Even a tiny bit?
No matter how mundane or small?
It turned out there was gardening. (240)
And then there was an actual garden, with real plants and a curiosity which lead to research about where the plants came from, which lead to more research about Dutch traders and the British colonial system and a woman who was an expert in mosses and then three years later a book of extraordinary richness.
Work and ideas and love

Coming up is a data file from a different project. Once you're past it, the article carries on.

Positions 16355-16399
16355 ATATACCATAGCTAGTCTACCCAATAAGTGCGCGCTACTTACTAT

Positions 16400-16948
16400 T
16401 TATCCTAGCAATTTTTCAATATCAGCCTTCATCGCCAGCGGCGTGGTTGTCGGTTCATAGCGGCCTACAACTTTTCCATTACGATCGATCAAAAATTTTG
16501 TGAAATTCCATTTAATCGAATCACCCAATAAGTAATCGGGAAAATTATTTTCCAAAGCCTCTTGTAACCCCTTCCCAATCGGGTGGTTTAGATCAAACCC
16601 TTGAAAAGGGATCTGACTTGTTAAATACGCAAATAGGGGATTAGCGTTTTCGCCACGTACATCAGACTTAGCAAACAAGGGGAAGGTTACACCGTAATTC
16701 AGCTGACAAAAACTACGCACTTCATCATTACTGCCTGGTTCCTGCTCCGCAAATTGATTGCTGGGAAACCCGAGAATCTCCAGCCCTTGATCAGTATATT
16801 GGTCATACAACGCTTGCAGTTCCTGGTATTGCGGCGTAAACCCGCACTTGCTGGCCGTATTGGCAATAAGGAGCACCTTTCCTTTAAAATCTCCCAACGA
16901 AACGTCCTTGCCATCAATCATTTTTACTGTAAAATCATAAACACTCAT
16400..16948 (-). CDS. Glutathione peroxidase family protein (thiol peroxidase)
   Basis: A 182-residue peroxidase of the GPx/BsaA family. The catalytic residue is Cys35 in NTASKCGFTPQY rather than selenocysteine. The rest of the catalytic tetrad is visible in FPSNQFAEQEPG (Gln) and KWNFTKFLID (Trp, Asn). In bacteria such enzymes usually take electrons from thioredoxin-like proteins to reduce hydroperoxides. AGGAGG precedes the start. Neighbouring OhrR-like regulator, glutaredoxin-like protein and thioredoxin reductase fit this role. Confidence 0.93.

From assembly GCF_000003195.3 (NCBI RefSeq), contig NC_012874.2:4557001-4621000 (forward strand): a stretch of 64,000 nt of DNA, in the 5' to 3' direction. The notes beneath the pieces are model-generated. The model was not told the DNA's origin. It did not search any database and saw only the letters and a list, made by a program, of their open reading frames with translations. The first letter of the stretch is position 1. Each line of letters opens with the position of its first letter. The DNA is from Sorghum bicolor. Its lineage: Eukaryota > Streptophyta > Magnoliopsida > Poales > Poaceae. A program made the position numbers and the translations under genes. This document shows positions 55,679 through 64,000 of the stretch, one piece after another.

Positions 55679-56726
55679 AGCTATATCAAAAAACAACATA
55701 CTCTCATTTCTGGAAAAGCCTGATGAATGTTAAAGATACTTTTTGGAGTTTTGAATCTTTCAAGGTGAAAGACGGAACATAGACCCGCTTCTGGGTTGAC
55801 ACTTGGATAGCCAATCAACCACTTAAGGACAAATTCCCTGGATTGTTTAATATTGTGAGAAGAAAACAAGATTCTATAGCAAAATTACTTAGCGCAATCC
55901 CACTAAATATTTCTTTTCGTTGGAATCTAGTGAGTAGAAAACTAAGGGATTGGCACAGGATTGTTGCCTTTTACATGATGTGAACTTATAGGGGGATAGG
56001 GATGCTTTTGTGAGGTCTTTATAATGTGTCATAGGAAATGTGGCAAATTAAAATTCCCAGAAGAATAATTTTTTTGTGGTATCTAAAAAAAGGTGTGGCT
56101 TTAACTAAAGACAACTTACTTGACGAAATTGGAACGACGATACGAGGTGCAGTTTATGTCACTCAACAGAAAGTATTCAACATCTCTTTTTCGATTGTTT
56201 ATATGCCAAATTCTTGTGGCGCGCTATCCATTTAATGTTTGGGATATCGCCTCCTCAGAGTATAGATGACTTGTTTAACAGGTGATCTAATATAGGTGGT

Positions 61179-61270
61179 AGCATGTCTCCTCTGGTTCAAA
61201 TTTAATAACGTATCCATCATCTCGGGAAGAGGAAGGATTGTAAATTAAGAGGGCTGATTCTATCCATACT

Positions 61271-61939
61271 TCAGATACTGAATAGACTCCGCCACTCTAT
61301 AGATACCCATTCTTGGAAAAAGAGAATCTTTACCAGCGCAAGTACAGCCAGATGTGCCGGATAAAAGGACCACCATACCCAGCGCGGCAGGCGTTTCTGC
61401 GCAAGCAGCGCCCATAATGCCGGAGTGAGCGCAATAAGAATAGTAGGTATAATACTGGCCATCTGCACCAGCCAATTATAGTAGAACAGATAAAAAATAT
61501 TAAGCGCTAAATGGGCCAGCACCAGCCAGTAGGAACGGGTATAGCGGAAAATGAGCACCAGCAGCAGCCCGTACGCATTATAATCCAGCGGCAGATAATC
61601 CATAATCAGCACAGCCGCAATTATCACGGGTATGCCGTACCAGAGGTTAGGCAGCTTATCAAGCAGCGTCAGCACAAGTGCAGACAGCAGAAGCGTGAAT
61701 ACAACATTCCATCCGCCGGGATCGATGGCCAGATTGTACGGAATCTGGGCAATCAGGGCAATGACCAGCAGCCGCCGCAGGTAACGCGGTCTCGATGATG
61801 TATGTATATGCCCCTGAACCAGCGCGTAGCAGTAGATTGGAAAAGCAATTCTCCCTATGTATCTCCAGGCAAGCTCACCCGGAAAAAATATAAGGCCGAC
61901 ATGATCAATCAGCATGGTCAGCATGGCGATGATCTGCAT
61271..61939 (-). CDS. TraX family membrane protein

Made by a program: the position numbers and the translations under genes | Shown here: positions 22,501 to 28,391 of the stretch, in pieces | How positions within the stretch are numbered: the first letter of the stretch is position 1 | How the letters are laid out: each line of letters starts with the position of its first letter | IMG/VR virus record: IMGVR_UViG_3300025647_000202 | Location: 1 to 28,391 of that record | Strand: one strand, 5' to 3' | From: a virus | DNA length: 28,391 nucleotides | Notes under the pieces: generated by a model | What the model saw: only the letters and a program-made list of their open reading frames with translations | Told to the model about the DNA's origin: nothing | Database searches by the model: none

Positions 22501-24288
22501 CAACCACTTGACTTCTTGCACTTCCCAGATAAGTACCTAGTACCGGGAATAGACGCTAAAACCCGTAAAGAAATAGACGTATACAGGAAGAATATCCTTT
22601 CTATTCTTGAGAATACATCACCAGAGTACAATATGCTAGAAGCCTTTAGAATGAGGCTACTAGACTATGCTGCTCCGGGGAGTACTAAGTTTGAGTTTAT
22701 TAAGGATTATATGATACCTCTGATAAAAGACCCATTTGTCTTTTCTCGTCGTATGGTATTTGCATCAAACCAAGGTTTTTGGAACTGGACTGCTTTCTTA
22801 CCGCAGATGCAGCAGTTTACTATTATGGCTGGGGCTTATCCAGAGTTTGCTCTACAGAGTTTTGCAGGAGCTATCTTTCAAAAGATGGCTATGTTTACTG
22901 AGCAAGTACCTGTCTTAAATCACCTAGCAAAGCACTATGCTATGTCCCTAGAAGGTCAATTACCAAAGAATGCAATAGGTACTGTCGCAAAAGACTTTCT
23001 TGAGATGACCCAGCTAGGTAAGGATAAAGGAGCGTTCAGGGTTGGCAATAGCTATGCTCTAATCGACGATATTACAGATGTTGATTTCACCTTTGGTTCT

Gilbert does believe that writing is a vocation and that a writer must show up and work. Whether the magic of inspiration will happen is unpredictable but it most certainly won’t without the work. But what Gilbert is absolutely sure about is that ideas are everywhere and want to be realized and that they can only be made manifest in a partnership with a human being. This could be the whoo whoo part of the book but it absolutely makes sense to me because this is the way I have come to operate in the world. Ideas are abundant, they come and they come and they come. But only when you believe how abundant they are. (I knew a designer with enormous flair who was told by a colleague that his ideas were being poached. His response: Let them have those ideas, there are plenty more where those came from!) You can say Yes to them and you can say No (and sometimes you should say No). But if you keep saying no, they’ll stop bothering you and go away and you don’t want that reputation getting around the ideas community. There are three amazing stories about the arrival of ideas in this book (the first involving Gilbert who kept an idea waiting so long that it went to Ann Pratchett instead, the second involving a poet who caught a poem by its tail because it was in such a hurry to be written and the third involving the musician Tom Waits who often had to talk sternly to a song holding up an album – read them, they’re marvelous in the true sense of the word) but the point is that stress and angst and torment don’t really produce good ideas, in fact cheerful hopefulness seems to be the far better route to take.